Every weekday for the past month, I’ve taken my four-year-old to these intensive swim lessons at a local university. When the instructors come out of the pool area to gather the kids, several start to cry. The instructors gently but firmly peel them away from their parents and whisk them into the water. It’s not easy to watch, but the instructors encourage us to stick with it, even if our children are upset. The result—an independent swimmer—is worth the tears, they remind us.
The lessons are carefully choreographed affairs. The instructors start by teaching the kids to swim on their backs, which feels strange and disorienting, especially to a small child. But until they’ve mastered it, there’s no flipping over. My two older children went through the program, so I know to trust the process. By the end of two weeks, most kids are able to swim across the pool on their own.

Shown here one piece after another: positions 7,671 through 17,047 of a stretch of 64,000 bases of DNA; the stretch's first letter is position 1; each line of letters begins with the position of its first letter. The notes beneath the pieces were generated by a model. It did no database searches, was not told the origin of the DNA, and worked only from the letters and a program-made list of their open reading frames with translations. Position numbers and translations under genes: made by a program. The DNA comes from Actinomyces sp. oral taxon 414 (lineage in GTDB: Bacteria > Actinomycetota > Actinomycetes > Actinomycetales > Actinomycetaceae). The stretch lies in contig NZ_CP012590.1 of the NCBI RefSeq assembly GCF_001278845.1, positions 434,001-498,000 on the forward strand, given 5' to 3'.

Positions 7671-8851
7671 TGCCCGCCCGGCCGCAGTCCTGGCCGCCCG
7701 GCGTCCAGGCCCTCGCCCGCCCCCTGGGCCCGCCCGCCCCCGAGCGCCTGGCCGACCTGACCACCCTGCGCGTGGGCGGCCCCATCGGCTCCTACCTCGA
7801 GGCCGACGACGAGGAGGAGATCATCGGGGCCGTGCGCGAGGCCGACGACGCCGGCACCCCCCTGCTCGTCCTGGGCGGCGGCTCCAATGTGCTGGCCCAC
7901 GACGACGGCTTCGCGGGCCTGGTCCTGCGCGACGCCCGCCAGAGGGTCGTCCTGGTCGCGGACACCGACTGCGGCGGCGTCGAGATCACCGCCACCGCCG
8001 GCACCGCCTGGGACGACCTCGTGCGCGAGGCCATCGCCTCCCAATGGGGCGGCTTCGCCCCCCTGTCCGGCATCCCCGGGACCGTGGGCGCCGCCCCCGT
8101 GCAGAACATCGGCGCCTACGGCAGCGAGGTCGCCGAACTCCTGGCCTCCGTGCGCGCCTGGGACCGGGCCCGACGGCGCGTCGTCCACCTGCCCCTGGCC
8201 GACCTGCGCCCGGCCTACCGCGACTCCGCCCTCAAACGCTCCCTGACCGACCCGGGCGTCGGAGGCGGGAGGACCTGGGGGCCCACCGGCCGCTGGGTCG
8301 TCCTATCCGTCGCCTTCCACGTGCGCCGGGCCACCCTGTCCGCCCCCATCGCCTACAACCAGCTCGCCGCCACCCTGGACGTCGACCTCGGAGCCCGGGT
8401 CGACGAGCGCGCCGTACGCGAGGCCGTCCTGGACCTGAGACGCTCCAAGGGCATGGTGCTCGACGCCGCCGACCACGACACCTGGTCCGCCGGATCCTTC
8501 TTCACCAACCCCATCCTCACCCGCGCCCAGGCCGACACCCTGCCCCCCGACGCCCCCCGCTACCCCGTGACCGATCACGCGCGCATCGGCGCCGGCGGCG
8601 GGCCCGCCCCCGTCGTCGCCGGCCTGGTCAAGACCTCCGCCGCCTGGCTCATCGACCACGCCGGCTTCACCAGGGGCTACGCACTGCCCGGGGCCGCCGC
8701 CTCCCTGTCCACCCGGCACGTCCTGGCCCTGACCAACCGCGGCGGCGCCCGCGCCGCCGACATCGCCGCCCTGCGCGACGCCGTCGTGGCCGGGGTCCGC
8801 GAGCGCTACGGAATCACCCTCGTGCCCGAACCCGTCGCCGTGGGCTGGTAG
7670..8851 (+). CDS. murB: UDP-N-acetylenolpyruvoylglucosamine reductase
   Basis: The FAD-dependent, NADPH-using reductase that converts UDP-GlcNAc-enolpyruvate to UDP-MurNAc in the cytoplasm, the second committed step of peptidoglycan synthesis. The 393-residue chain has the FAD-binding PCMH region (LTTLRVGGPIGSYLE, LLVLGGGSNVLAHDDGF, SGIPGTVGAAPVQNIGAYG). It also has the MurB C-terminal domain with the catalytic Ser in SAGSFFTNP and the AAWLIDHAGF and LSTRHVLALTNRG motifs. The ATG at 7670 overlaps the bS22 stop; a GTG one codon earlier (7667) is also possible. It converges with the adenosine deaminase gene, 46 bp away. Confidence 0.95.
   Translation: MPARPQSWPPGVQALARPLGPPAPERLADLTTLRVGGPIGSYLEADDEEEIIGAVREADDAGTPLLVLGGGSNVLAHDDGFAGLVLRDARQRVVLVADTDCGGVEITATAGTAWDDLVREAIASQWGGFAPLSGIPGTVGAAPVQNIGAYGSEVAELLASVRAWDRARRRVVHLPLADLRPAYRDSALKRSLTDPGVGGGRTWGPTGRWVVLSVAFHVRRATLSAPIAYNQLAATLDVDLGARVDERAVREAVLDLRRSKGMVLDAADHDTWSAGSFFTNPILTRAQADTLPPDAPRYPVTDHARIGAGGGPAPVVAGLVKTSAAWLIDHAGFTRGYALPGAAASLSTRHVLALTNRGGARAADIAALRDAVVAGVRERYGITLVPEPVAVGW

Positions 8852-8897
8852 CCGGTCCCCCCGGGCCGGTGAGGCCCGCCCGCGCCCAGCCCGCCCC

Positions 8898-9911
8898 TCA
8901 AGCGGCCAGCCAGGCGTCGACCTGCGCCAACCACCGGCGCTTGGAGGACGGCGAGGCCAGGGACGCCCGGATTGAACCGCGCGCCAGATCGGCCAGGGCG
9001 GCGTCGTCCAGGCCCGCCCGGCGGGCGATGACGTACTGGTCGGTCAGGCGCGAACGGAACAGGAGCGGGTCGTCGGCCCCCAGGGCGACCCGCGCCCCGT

The other day, while watching my daughter glide through the water on her back, furiously kicking her little legs, I thought about times in my own life when I tried to cut corners or skip a crucial first step. It never ended well. (This is especially true for IKEA furniture.)
When I graduated from college, my mom gave me a copy of “Bird by Bird: Some Instructions on Writing and Life,” by the wonderfully wise Annie Lamott. In it, Lamott shares a sweet memory of her older brother, who at age ten, sat down at the kitchen table to write a report on birds that he’d put off until the very last minute. Near tears and paralyzed by the enormous task ahead of him, Lamott’s father pulled up a chair, put his arm around his shoulders and said, “Bird by bird, buddy. Just take it bird by bird.”
Trust the Process,